(T. Indira, Trichy)
This is an expression that Micky Arthur, the Australian cricket coach, used after axing four of his players for indiscipline. It has the same meaning as our Indian expression ‘Lakshman reka’ — the line that Lakshman drew on the ground and asked Sita not to cross. When you ‘draw a line in the sand’, you create an imaginary boundary of sorts; it is a warning to a person that he should not cross it. Any attempt to do so will result in trouble — you will retaliate immediately.
*The teacher has drawn a line in the sand — assignments submitted late will not be accepted.
The story goes that King Antiochus of Macedonia decided to invade Egypt, which at that time was under the protection of the powerful Roman Empire. When he and his army neared the border, a diplomat sent by the Roman Senate met them. His name was Popillius Laenas. The diplomat asked Antiochus to return to his kingdom in Syria, but when he saw the invader hesitate, Laenas drew a circle around the king and asked him to order his army to withdraw before he even considered crossing the circle. The story goes that King Antiochus was so impressed by the diplomat’s bravery that he ordered his troops to withdraw.
Is it all right to say ‘commentate’?
(CN Ramamoorthy, Mumbai)
The word is derived from ‘commentator’ and is frequently used in the world of broadcast journalism to mean ‘to provide commentary for’ or ‘comment on’. When you ‘commentate’, you report on an event as it occurs. Though there are still people who do not approve of this word, ‘commentate’ has been listed in most standard dictionaries.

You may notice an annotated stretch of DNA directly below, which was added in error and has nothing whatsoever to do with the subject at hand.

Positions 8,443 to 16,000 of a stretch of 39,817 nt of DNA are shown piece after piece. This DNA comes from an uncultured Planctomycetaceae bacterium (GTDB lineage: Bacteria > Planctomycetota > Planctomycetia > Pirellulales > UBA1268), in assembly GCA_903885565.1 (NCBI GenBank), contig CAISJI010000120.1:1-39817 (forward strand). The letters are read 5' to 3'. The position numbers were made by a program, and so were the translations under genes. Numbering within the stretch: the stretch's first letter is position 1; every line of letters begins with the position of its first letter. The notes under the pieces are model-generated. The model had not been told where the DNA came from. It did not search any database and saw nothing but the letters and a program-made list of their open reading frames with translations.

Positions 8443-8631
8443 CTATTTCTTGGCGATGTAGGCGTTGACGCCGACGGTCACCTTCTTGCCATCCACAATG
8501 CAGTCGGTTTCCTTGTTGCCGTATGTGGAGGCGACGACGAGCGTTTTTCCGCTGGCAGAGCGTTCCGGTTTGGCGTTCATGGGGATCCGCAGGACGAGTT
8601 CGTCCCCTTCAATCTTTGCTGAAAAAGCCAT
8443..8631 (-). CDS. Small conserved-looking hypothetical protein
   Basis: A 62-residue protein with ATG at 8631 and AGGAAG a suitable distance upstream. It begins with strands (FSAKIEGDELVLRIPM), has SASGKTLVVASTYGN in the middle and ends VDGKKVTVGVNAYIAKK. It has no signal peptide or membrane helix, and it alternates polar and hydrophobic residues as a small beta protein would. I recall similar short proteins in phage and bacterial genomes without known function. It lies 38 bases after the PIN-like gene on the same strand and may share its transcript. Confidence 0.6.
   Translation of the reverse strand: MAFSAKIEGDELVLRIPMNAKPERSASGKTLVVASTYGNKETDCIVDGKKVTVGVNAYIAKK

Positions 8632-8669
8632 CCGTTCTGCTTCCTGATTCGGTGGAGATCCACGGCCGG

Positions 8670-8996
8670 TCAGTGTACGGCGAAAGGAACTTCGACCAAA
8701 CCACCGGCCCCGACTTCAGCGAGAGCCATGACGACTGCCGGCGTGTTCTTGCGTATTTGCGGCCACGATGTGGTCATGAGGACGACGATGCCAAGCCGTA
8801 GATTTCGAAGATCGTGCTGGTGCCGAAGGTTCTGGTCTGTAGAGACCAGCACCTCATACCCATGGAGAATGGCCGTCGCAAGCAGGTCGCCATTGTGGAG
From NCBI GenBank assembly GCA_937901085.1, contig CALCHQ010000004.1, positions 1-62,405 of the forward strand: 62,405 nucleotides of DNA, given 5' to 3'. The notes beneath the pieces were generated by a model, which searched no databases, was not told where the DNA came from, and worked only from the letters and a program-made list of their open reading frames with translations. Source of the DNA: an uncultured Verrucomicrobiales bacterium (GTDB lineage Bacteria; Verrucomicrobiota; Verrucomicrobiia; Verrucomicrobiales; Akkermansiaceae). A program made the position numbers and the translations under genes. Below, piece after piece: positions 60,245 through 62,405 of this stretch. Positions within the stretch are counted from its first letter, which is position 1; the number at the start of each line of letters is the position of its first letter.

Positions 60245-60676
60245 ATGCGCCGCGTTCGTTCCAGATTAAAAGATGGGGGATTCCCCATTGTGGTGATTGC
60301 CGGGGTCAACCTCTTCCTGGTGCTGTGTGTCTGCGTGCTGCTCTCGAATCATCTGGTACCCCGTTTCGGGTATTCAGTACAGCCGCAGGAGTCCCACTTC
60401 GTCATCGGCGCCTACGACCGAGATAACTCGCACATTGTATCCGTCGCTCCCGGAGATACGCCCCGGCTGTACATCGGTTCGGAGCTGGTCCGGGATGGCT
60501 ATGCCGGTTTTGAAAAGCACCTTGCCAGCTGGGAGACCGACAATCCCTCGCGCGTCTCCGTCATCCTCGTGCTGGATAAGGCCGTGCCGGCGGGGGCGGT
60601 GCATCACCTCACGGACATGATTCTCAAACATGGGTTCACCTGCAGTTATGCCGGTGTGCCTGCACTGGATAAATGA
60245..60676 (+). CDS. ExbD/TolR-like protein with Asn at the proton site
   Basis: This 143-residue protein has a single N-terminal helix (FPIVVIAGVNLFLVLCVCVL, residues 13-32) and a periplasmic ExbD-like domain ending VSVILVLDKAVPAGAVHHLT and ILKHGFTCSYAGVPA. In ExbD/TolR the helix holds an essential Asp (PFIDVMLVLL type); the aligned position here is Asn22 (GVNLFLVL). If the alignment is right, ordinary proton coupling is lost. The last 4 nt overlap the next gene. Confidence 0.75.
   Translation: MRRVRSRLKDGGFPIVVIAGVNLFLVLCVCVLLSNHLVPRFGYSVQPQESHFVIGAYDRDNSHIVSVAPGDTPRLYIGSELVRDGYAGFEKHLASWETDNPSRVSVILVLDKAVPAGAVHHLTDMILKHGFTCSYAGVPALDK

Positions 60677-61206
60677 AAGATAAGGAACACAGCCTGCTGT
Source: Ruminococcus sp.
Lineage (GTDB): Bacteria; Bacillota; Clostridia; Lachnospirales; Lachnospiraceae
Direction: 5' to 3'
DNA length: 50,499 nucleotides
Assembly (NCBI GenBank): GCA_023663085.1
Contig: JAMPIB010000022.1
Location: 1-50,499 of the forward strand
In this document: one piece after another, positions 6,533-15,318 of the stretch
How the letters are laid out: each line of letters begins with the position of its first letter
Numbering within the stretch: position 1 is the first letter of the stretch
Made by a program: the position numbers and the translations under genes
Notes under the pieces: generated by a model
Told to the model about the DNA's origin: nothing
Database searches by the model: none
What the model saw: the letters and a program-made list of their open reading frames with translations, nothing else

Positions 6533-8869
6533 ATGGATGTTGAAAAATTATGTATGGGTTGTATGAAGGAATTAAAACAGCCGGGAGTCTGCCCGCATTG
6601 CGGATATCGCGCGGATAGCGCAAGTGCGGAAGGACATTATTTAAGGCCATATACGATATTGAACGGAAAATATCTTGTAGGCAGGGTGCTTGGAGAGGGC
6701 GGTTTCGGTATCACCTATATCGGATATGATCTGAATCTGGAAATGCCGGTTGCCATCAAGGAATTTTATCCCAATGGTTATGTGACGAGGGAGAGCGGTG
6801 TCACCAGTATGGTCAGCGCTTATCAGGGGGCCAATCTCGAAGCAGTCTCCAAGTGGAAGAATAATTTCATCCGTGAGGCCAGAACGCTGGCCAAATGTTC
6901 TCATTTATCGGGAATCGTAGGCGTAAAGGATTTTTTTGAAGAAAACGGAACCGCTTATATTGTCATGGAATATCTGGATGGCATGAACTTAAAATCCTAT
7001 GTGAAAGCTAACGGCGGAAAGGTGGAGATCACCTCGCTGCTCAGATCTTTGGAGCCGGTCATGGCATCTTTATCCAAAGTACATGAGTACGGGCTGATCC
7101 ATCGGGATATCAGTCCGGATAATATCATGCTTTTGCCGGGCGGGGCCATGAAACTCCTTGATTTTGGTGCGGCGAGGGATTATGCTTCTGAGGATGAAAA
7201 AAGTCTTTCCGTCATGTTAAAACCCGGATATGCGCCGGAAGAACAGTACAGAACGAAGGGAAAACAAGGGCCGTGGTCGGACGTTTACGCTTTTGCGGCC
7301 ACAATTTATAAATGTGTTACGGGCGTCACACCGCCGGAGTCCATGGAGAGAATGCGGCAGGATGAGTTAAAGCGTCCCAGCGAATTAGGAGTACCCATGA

*Surya will be commentating on next week’s match.
How is ‘cul-de-sac’ pronounced?
(Maria Joe, Hindupur)
The ‘cul’ rhymes with ‘dull’, ‘null’ and ‘gull’. The ‘e’ in ‘de’ is like the ‘a’ in ‘china’, and the final ‘sac’ is pronounced like the word ‘sack’. One way of pronouncing this French expression is ‘KUL-di-sack’ with the stress on the first word. It literally means ‘bottom of the sack’. It was first used as a term in anatomy to refer to any tube that was open at only one end. With the passage of time, the expression began to be used with streets and alleys that had only a single entrance. Since the 19th century, cul-de-sac has been mostly used to refer to a dead end street — where one goes in and comes out the same way. Figuratively, the expression is frequently employed to refer to a situation that leads nowhere.
*In the evenings, the children play cricket in the cul-de-sac.
Is it okay to say ‘crowdy’?
I have heard college students use this word to mean extremely crowded. It’s not uncommon to hear a student say, ‘The canteen is a very crowdy place’. Native speakers of English do use this word, but not in the sense that we Indians do. Standard dictionaries that list the word claim that ‘crowdy’ is a variant of ‘crowdie’. It is defined as ‘porridge, gruel’ and ‘soft cheese made from curds’. So ‘crowdy’ is something that people eat!
“Conscience is a mother in law whose visit never ends.” — Henry Louis Mencken